FWS Extends Harvest Age on Wild American Ginseng to 10 Years

(Silver Spring, MD) The U.S. Fish and Wildlife Service (FWS) announced yesterday that it has issued its 2005 CITES finding on the export of wild American ginseng (Panax quinquefolius) root and has determined that the minimum age for legal export will be extended from 5 years to 10 years. FWS will also require that exportable plants be limited to those that bear not less than four leaves, rather than the current minimum of three.

The decision by FWS was based on a number of factors described in their announcement as “the best available biological information on the status of the species.” The primary factors appear to have been related to assuring sufficient reproductive years, as seed production in wild ginseng does not occur until its fourth year of life. Also cited were concerns about illegal harvests, damage from deer browsing, and insufficient state rules such that restrictions on harvest prior to seed viability are not consistent throughout the plant's habitat.

Most states now require plants to be at least 5 years old or to bear three leaves (called “prongs”), since those plants are able to produce seed. Some states, however, allow harvest as early as August and there are significant questions about the ability of immature seeds from plants harvested at that time to germinate.

“We now have a situation where wild ginseng that can be legally collected at 5 years old throughout its range will not be able to be sold to its primary market, which is in Asia,” said Tony Hayes, of AHPA member Ridge Runner Trading Company. “It is unfortunate that a decision of this importance has to happen behind closed doors, as the cart has gotten before the horse, at least for the 2005 harvest.”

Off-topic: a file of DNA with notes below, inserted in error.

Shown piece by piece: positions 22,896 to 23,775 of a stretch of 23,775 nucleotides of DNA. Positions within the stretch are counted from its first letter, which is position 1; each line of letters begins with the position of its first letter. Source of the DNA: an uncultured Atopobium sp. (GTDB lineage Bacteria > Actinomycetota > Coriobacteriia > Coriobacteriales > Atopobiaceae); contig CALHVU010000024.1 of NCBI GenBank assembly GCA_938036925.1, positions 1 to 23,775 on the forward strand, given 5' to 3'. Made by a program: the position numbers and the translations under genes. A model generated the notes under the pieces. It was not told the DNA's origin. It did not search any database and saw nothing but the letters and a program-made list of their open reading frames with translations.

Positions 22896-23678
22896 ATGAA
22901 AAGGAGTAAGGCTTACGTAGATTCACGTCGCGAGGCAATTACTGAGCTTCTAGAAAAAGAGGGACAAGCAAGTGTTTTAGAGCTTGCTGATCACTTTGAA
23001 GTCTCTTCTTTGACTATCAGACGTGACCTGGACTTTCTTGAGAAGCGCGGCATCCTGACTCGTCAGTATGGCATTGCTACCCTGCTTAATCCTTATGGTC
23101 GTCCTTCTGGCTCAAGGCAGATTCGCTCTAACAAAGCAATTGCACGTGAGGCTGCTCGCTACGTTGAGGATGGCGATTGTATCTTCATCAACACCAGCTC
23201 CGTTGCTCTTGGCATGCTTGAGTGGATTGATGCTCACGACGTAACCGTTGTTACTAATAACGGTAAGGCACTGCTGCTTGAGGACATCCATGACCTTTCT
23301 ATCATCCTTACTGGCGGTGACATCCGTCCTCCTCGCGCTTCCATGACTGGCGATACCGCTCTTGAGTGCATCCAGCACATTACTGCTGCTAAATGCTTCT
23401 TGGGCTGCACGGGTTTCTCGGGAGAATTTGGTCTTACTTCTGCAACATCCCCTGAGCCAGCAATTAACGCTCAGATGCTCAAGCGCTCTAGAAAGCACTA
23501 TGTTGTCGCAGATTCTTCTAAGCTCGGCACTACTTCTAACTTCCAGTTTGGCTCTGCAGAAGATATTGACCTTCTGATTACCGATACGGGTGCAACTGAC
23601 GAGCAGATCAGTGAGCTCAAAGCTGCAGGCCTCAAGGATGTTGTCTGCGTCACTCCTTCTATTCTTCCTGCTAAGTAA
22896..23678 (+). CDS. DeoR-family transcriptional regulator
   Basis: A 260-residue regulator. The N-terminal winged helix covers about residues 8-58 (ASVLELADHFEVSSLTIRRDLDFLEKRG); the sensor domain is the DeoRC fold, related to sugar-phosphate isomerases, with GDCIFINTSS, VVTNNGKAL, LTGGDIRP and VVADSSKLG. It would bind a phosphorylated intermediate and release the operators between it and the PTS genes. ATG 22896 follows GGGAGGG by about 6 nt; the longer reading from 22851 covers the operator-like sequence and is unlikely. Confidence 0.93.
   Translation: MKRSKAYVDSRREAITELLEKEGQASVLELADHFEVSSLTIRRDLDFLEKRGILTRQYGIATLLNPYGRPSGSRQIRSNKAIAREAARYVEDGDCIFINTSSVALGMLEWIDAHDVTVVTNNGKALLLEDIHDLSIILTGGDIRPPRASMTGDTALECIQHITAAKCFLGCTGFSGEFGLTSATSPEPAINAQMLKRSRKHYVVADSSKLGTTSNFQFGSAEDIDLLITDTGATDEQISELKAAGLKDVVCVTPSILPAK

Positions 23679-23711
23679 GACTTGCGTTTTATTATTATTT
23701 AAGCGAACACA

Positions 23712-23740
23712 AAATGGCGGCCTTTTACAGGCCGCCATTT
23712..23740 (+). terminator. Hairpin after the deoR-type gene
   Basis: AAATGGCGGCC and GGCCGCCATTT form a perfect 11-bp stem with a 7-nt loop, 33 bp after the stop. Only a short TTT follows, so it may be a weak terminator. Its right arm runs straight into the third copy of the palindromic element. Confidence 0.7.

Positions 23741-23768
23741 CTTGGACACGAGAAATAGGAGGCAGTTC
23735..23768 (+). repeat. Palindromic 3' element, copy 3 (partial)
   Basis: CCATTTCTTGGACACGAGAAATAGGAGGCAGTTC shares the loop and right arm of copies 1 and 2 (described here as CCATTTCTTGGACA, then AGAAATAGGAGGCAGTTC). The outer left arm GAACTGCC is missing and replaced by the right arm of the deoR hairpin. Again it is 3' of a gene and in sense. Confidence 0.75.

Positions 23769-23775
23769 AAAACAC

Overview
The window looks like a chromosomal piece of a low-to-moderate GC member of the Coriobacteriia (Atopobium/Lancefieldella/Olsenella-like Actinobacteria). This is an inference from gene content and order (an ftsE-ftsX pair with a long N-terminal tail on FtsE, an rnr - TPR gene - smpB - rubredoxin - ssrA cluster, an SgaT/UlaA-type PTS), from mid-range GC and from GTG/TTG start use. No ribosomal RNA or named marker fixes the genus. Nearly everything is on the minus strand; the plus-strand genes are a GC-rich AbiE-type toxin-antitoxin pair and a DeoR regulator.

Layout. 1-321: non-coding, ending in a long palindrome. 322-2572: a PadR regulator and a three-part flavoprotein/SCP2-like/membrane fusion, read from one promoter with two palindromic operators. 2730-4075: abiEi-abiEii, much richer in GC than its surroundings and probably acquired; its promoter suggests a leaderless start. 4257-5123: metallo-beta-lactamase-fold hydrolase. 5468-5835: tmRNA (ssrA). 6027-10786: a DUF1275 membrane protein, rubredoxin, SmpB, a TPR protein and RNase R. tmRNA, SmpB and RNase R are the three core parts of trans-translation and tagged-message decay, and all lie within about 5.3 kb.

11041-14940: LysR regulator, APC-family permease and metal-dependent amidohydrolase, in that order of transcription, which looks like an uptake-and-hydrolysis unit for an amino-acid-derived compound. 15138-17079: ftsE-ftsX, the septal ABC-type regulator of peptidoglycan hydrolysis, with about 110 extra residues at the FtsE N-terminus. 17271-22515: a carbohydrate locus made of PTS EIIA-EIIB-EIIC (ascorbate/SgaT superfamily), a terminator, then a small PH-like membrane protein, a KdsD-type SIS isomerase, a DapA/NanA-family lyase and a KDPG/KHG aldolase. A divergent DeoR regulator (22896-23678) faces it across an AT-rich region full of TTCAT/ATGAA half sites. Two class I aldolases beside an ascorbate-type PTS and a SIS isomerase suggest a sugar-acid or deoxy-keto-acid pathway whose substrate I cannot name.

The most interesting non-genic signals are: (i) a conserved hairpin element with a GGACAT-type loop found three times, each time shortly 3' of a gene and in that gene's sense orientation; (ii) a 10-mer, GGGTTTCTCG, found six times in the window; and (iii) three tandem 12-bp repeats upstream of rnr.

In issuing its annual finding, FWS stated that it does not affect the export of cultivated American ginseng, which will continue to be able to be exported without any age restrictions and with the currently required CITES certification. FWS also stated that it would address requests for exports of “wild-simulated” and “woodsgrown” ginseng that is less than 10 years of age on a case-by-case basis “if applicants are able to document the origin [of] their roots (including source of seed or transplants).”

American ginseng was listed in 1975 on Appendix II of the Convention on International Trade in Endangered Species of Wild Fauna and Flora (CITES). Species listed on Appendix II are not necessarily considered to be threatened with extinction but may become so unless trade is subject to appropriate regulation. In order for Appendix II-listed species to enter into international trade, a determination must be made by the “scientific authority” in the country of origin that any harvest is both legally obtained and is not detrimental to the survival of the species. The Division of Scientific Authority at FWS serves in this role for the United States.

FWS established the 5-year-old minimum age for harvest rule in 1999 and at that time cited concern about steady declines in harvests throughout much of American ginseng's range. Ironically, one of the factor's cited in yesterday’s decision was that harvests have increased over the past six years.

“I know that many AHPA members empathize with the biologists at FWS and want to be sure that wild ginseng is harvested in a sustainable manner,” commented AHPA President Michael McGuffin. “But it must be acknowledged that the current system does not allow our input in the decision-making process, which makes it very difficult to make good business plans if wild ginseng is important to your company.”

FWS’ 2005 CITES finding on wild American ginseng can be found at http://www.ahpa.org/05_0803_2005.GinsengFinding.pdf. The accompanying Species Review can be found at http://www.ahpa.org/05_0803_2005.GinsengSpeciesReview_Annex1.pdf.


The American Herbal Products Association (AHPA) is the national trade association and voice of the herbal supplement industry, the only trade association devoted solely to herbal issues. AHPA is the recognized leader in representing the responsible center of the botanical trade, and is comprised of the finest growers, processors, manufacturers and marketers of herbal products. AHPA’s mission is to promote the responsible commerce of herbal products. AHPA committees generate self-regulations to ensure the highest level of responsibility with respect to the way herbs are manufactured, labeled and sold. Website: www.ahpa.org

Karen Robin, Director of Communications
Telephone: (301) 588-1171, x-107

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